Despite the 2010 offshore oil drilling disaster in the Gulf of Mexico, despite the U.S. suddenly becoming the top oil producer in the world and despite decades of opposition, President Barack Obama is moving to open up the offshore Atlantic to oil and gas drilling.
In doing so, he has been using the precise words of the oil industry — he is for an “all-of-the-above” energy strategy. “The use of oil industry talking points by the president indicates how ingrained and powerful the fossil fuel industry is in the U.S.’s energy conversation,” charges Polluterwatch, a blog on the Greenpeace website.
Last month, Mr. Obama gave the go-ahead for use of “sonic cannons” to locate oil and gas deposits beneath the Atlantic floor from Delaware to Florida. His “announcement,” noted the Associated Press, “is the first real step toward what could be a transformation in coastal states … to support a new energy infrastructure” and “it dismayed environmentalists and people who owe their livelihoods to fisheries and tourism. The cannons create noise pollution in waters shared by whales, dolphins and turtles, sending sound waves many times louder than a jet engine reverberating through the deep every 10 seconds for weeks at a time.”
The effects of the Deepwater Horizon oil spill are still reverberating in and along the Gulf of Mexico, despite British Petroleum shelling out billions of dollars for damages and unleashing a barrage of TV commercials claiming everything is O.K.
Meanwhile, it was announced this year that the U.S. has become the world’s largest oil producer, overtaking Saudi Arabia. “U.S. production of crude oil … surpassed all other countries this year with daily output exceeding 11 million barrels in the first quarter,” the Bank of America said in a report last month.
Now there’s news of the drive to exploit the offshore Atlantic, among the most treacherous places to drill, for more of the stuff. We can’t leave what’s there for future centuries of medical research or plastics produced with petroleum: It’s going to be used up now to gas up cars and further contribute to global warming.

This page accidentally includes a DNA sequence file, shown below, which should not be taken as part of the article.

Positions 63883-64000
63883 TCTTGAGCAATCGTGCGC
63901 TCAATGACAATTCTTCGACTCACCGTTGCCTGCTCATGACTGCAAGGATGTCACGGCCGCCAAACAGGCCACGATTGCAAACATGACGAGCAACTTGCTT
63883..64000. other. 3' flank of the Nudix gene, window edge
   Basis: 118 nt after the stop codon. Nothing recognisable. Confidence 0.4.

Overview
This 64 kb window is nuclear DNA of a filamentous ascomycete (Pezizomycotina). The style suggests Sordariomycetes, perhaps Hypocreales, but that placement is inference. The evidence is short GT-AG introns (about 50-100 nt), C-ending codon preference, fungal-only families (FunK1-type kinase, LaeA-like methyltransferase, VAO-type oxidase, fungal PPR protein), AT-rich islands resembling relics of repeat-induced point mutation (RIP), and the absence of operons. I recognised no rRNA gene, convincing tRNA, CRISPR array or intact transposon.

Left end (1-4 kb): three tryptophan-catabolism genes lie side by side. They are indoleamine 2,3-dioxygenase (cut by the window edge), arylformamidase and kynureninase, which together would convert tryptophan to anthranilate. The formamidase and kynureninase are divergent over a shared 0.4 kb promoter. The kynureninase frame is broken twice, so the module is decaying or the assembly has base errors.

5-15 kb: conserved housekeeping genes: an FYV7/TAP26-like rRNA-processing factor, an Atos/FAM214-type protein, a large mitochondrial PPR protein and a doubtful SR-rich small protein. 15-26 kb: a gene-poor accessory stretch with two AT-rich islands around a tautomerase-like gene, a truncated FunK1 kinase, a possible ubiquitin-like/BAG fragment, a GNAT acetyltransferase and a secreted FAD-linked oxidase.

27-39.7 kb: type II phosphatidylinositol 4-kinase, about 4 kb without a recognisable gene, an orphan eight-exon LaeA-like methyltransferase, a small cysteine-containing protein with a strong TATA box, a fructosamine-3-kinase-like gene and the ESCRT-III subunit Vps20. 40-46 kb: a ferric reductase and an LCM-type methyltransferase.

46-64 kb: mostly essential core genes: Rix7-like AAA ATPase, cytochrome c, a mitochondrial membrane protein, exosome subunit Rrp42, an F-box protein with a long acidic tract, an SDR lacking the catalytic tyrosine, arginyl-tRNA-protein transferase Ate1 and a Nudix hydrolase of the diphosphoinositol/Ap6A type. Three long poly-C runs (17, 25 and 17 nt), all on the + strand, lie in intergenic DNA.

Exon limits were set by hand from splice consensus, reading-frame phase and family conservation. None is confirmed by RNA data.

Mr. Obama’s stance would reverse decades of moratoriums imposed by Congress on offshore oil drilling along the East Coast.
As to the dangers of drilling in the offshore Atlantic, the President’s Council on Environmental Quality stated in a report issued exactly 40 years ago that it is a “hostile environment for oil and gas operations. Storm and seismic conditions may be more severe than in the North Sea or the Gulf of Mexico.” A major spill along the Atlantic coast, the 1974 report declared, “could devastate the areas affected.”
It was four years earlier that as a reporter for the daily Long Island Press, I broke the story of the oil industry seeking to drill in the offshore Atlantic and received a lesson in oil industry honesty (an oxymoron). I got a tip from a fisherman in Montauk who said he had seen in the ocean east of Montauk the same sort of vessel as the boats he observed searching for oil when he was a shrimper in the Gulf of Mexico.
I spent the day telephoning oil companies. PR people for each said their companies were not involved in searching for oil in the Atlantic. But at day’s end, as I was walking out of the office, there was a call from a PR guy at Gulf saying, yes, Gulf was involved in exploring for oil in the Atlantic. Gulf, he said, had been working in a “consortium” of 32 oil companies doing the searching. These included the companies that all day issued denials.
I traveled for the story, including a visit, with a contingent of Suffolk County officials, to the first drilling rig set up in the Atlantic off Nova Scotia. A rescue boat went around and around as the executive from Shell Canada explained: “We treat every foot of hole as a potential disaster” because an oil well blow-out, a gusher, is one thing on land and another entirely on water. The Shell Canada man acknowledged that curtains, booms and other devices the oil industry claims clean up ocean spills “just don’t work in over 5–foot seas.”
In offshore oil drilling, spills are inevitable. Sarah Palin, as a vice presidential candidate, shouted: “Drill, Baby, Drill.” In reality, it’s “Drill, Baby, Spill.” Not too incidentally, in that 2008 election campaign, Mr. Obama opposed expanded offshore oil drilling. He has flipped.
What’s to be done? The Town of Kill Devil Hills in North Carolina in June became the first East Coast municipality to officially challenge offshore Atlantic drilling. Suffolk County should again join in. There is opposition among some members of Congress. There is grassroots opposition.
“We cannot allow this to become our future,” said Mary Ann Johnston, president of the Affiliated Brookhaven Civic Organization. There are many “energy alternatives now and the time for a change in direction is now.”